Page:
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September 09, 2007

Comments

Victor Cook, Jr., New Orleans, Louisiana

Jonathan,

Thanks for sharing your thoughts on brand value vs book value. I already took your suggestion into account in my latest post of "Brand Value and Market Capitalization." But one thing I didn't mention is the difference between your finding that Interbrand Values represented around 25% of the market cap of the companies in the aggregate. The range was the same, from 2% to 75%, with luxury goods at the top, but oil companies were no longer included.

What accounts for the difference between the 25% you found and the 17% in the 2006 data? Part of it could be the fact that I included only 49 of the 100 top brands. But looking over the list those 49 were spread evenly among the ranks from # 1 (KO) to # 100 (HTZ). So the distribution probably is not a factor.

Is the 8% difference statically significant? Certainly not, since the standard deviation in my sample was 17%. Your census result would have had a smaller sigma, even given the same range, since the sample was twice a large. But even if sigma were half, the 8% wouldn't be statistically significant. The dollar amounts, however, would be very significant from a practical point of view.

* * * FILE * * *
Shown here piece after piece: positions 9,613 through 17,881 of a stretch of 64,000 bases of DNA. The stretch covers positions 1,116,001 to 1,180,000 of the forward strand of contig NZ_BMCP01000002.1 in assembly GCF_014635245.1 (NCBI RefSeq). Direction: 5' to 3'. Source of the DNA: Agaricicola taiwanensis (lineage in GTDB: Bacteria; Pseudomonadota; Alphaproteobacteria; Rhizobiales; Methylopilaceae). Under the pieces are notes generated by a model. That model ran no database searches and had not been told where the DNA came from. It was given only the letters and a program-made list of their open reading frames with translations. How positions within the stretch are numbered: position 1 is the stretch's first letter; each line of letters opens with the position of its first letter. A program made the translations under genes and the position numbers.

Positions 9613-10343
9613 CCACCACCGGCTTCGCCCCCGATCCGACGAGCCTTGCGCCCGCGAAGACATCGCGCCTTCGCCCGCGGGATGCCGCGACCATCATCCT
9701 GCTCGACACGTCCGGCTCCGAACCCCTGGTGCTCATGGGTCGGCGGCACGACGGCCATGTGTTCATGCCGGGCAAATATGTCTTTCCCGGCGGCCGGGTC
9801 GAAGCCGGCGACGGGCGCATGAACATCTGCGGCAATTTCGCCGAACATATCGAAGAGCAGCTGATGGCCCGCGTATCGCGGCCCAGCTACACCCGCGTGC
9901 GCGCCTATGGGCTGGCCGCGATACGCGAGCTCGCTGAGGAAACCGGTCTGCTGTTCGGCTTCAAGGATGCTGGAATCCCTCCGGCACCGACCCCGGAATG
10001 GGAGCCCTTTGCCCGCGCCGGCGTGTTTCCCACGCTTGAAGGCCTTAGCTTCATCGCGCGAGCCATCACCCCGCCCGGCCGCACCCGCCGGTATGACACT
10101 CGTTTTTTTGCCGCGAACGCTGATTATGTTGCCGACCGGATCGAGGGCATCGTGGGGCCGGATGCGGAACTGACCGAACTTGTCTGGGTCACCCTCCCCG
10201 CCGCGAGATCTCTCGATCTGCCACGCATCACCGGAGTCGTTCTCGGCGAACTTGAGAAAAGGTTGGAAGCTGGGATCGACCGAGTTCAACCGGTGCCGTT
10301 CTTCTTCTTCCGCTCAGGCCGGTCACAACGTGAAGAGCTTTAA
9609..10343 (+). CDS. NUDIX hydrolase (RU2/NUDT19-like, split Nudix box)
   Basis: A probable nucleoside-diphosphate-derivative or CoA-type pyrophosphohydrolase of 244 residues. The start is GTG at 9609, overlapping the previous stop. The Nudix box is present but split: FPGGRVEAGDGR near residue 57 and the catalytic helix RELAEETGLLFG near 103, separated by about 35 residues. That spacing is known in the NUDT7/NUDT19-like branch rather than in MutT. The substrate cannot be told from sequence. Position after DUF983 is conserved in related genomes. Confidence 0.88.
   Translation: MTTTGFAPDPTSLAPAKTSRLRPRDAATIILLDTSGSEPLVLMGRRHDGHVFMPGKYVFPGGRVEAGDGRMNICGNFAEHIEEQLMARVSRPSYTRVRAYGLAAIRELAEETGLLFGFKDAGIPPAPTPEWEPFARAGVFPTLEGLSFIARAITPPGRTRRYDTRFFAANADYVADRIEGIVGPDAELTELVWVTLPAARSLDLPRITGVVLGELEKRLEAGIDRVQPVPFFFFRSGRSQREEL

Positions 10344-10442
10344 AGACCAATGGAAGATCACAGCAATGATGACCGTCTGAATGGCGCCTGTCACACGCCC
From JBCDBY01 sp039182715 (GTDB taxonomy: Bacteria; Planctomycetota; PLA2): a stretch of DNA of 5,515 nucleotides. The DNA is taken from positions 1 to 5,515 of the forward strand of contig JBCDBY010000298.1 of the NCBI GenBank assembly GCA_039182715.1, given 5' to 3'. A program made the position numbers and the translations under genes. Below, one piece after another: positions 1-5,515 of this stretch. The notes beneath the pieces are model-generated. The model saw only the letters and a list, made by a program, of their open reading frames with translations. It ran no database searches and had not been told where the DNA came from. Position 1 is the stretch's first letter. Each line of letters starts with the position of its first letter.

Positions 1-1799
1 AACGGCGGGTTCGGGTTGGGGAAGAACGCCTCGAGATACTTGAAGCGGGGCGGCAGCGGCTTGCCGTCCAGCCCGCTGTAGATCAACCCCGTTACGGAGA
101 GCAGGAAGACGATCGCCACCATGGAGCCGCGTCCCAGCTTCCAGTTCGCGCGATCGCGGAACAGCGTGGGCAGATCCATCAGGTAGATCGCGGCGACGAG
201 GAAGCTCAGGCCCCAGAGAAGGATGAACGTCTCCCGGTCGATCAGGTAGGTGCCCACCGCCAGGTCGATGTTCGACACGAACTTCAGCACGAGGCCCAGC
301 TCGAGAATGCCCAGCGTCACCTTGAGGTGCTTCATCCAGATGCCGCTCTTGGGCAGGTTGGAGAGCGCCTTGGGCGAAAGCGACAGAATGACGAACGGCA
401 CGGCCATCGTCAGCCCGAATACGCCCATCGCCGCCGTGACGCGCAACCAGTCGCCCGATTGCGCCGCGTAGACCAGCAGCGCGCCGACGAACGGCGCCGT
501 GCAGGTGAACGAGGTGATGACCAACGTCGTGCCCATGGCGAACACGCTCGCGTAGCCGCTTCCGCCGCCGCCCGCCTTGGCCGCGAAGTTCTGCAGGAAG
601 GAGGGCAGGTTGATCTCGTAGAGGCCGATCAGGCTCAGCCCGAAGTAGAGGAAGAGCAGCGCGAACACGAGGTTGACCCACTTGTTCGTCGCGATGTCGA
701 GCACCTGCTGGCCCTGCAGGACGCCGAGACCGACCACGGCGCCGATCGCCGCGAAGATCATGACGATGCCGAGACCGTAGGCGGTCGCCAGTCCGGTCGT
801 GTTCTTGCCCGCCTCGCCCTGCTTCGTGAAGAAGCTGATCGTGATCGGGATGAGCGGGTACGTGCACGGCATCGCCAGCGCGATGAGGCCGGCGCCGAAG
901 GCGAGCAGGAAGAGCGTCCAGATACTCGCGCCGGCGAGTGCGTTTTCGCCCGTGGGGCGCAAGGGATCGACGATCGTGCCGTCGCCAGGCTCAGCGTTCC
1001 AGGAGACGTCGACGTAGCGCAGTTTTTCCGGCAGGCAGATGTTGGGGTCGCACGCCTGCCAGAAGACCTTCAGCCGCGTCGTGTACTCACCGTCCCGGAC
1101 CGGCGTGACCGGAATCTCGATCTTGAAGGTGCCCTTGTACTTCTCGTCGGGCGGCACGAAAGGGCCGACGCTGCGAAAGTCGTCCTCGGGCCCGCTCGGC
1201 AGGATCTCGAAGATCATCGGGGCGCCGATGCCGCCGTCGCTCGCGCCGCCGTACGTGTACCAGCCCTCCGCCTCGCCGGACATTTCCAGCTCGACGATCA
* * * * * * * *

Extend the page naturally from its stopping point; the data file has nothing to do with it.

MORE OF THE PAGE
What are you thoughts on this?

~V

Jonathan Knowles

Hi Victor
I think the whole discipline of relating brand value to some financial metric is laudable - but I think you have chosen the wrong metric. As you know, the accounting regulations only allow for ACQUIRED intangibles to be shown on the balance sheet. The companies with the most disclosed intangibles are therefore those that have done the most - or the largest - acquisitions involving a significant amount of goodwill. It is no surprise that the acquisitive Citi has a low ratio and the non-acquisitive Harley has a stratospherically high one.
Comparing overall brand value to disclosed intangibles is therefore a false comparison (at the end of 2005, the 5,000 largest public companies in the world had an aggregate enterprise value of $36 trillion of which $14 trillion was tangible net assets but only $4 trillion was disclosed intangibles). The more meaningful question is to analyze what proportion of overall value (and of intangible value) is represented by brands.
I am delighted that this is what you are working on now! When I last looked at this, I think I found that the Interbrand brand values represented around 25% of the market capitalization of the companies in aggregate but ranged from a low of 2% for the oil majors to a high of over 70% for the luxury goods companies.

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